Icky Cutesy Research Review

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Icky Cutesy Research Review

Research reports that are icky and/or cutesy
Compiled by Alice Shirrell Kaswell, AIR staff

Cutesy

“The Case of the Burly Wee Man,” Archives of Environmental Health, vol. 28, no. 5, May 1974, pp. 297-8.

Cutesy

“The Nosocomial Colonization of T. Bear,” W.T. Hughes, B. Williams, B. Williams, and T. Pearson, Infection Control, vol. 7, no. 10, October 1986, pp. 495-500. (Thanks to Freidrich Topl for bringing this to our attention.) The authors explain that:

A national effort to reduce nosocomial infections includes a program developed at the National Institutes of Health to encourage handwashing in hospitals and day care centers.... One of the items used is a stuffed toy T. Bear to be dispensed to the hospitalized child. Considering the manner in which children handle stuffed toys, we suspected the T. Bear might serve as a “fomite” for transmission of nosocomial microbes. A prospective study of 39 sterilized T. Bears revealed that all became colonized with bacteria, fungi, or both within 1 week of hospitalization. Hospital acquired organisms cultured from the T. Bear included Staphylococcus epidermidis, Staphylococcus aureus, alpha streptococci, Corynebacterium acnes, Micrococcus sp, Klebsiella pneumoniae, Pseudomonas aeruginosa, Escherichia coli, Bacillus sp, and species of Candida, Cryptococcus, Trichosporon, Aspergillus and others. Concomitant cultures of the patients revealed similar isolates. Although the T. Bear handwashing campaign should not be discredited, the promotional toy may pose an unnecessary expense and hazard and should not be used in hospitals or day care centers.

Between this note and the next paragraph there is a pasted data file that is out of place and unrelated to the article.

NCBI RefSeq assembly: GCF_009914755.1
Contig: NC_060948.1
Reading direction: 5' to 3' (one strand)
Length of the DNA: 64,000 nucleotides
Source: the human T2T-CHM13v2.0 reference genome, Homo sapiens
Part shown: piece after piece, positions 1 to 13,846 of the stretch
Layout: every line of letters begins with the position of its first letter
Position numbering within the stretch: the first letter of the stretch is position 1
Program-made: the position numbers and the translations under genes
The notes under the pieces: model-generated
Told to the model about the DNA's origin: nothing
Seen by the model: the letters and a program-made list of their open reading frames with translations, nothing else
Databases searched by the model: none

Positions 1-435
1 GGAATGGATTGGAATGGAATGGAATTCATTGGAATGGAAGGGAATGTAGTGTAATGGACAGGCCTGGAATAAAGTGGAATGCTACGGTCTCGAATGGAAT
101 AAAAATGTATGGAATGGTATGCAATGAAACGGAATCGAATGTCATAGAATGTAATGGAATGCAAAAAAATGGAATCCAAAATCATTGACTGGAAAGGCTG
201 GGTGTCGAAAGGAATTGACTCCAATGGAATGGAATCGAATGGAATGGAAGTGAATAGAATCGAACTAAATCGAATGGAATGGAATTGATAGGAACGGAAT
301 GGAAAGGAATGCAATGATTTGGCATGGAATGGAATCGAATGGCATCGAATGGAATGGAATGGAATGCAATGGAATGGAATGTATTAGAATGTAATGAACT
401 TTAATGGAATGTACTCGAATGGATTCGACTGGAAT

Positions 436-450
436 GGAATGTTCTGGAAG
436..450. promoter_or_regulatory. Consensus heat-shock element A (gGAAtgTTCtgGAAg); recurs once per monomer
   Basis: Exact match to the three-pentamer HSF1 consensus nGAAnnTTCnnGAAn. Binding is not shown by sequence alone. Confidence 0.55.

Icky

“The Therapeutic Value of Medical Photography,” J.D. Bennett, T.J. Woolford, and C. Lundall, Journal of Audiovisual Media in Medicine, vol. 16, no. 4, October 1993, p. 173. The authors, who are at the Manchester (UK) Royal Infirmary, explain that:

Medical photography is shown to have therapeutic value in illustrating to a patient a previously hidden clinical lesion. The sight of the extent and nature of a hole in her nasal septum which the patient had caused by picking her nose allowed her to stop this habit where previous medication and psychotherapy had failed.

Icky

“Abdominoscrotal Hydrocele Mimicking a Herniation of the Bladder,” J.F. Redman and K.A. Ick, Southern Medical Journal, vol. 94, no. 2, February 2001, pp. 235-236.

Cutesy

“The Swedish Pimple; Or, Thoughts on Specialization,” J.D. Bernhard, Journal of the American Academy of Dermatology, vol. 32, no. 3, March 1995, pp. 505-9.

Intriguingly Icky

“The Cow With Zits, ” W.J. Pories, Current Surgery, vol. 58, no 1, January 2001, p. 1.

© Copyright 2003 Annals of Improbable Research (AIR)

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